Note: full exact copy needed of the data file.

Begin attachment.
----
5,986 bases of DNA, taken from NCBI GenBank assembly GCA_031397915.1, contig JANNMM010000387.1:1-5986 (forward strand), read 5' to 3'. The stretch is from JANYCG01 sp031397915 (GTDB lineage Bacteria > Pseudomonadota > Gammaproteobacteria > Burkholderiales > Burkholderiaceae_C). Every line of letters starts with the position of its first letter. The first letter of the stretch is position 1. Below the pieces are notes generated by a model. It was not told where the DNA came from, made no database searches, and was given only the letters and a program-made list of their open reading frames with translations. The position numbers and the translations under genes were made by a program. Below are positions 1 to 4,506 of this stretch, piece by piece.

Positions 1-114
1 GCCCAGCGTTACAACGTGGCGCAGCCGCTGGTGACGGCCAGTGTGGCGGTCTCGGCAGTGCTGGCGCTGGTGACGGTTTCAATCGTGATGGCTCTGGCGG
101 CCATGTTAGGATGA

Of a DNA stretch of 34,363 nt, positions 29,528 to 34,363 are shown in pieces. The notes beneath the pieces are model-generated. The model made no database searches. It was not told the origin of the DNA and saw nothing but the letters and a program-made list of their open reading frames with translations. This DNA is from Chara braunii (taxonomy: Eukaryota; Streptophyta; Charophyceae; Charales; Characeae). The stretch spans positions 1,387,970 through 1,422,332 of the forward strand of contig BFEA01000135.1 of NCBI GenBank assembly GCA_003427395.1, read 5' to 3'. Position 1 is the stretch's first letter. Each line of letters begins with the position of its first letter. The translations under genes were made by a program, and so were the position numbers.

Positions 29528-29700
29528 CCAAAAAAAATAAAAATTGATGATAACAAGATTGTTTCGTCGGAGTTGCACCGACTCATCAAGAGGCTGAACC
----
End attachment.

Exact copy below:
5,986 bases of DNA, taken from NCBI GenBank assembly GCA_031397915.1, contig JANNMM010000387.1:1-5986 (forward strand), read 5' to 3'. The stretch is from JANYCG01 sp031397915 (GTDB lineage Bacteria > Pseudomonadota > Gammaproteobacteria > Burkholderiales > Burkholderiaceae_C). Every line of letters starts with the position of its first letter. The first letter of the stretch is position 1. Below the pieces are notes generated by a model. It was not told where the DNA came from, made no database searches, and was given only the letters and a program-made list of their open reading frames with translations. The position numbers and the translations under genes were made by a program. Below are positions 1 to 4,506 of this stretch, piece by piece.

Positions 1-114
1 GCCCAGCGTTACAACGTGGCGCAGCCGCTGGTGACGGCCAGTGTGGCGGTCTCGGCAGTGCTGGCGCTGGTGACGGTTTCAATCGTGATGGCTCTGGCGG
101 CCATGTTAGGATGA

Of a DNA stretch of 34,363 nt, positions 29,528 to 34,363 are shown in pieces. The notes beneath the pieces are model-generated. The model made no database searches. It was not told the origin of the DNA and saw nothing but the letters and a program-made list of their open reading frames with translations. This DNA is from Chara braunii (taxonomy: Eukaryota; Streptophyta; Charophyceae; Charales; Characeae). The stretch spans positions 1,387,970 through 1,422,332 of the forward strand of contig BFEA01000135.1 of NCBI GenBank assembly GCA_003427395.1, read 5' to 3'. Position 1 is the stretch's first letter. Each line of letters begins with the position of its first letter. The translations under genes were made by a program, and so were the position numbers.

Positions 29528-29700
29528 CCAAAAAAAATAAAAATTGATGATAACAAGATTGTTTCGTCGGAGTTGCACCGACTCATCAAGAGGCTGAACC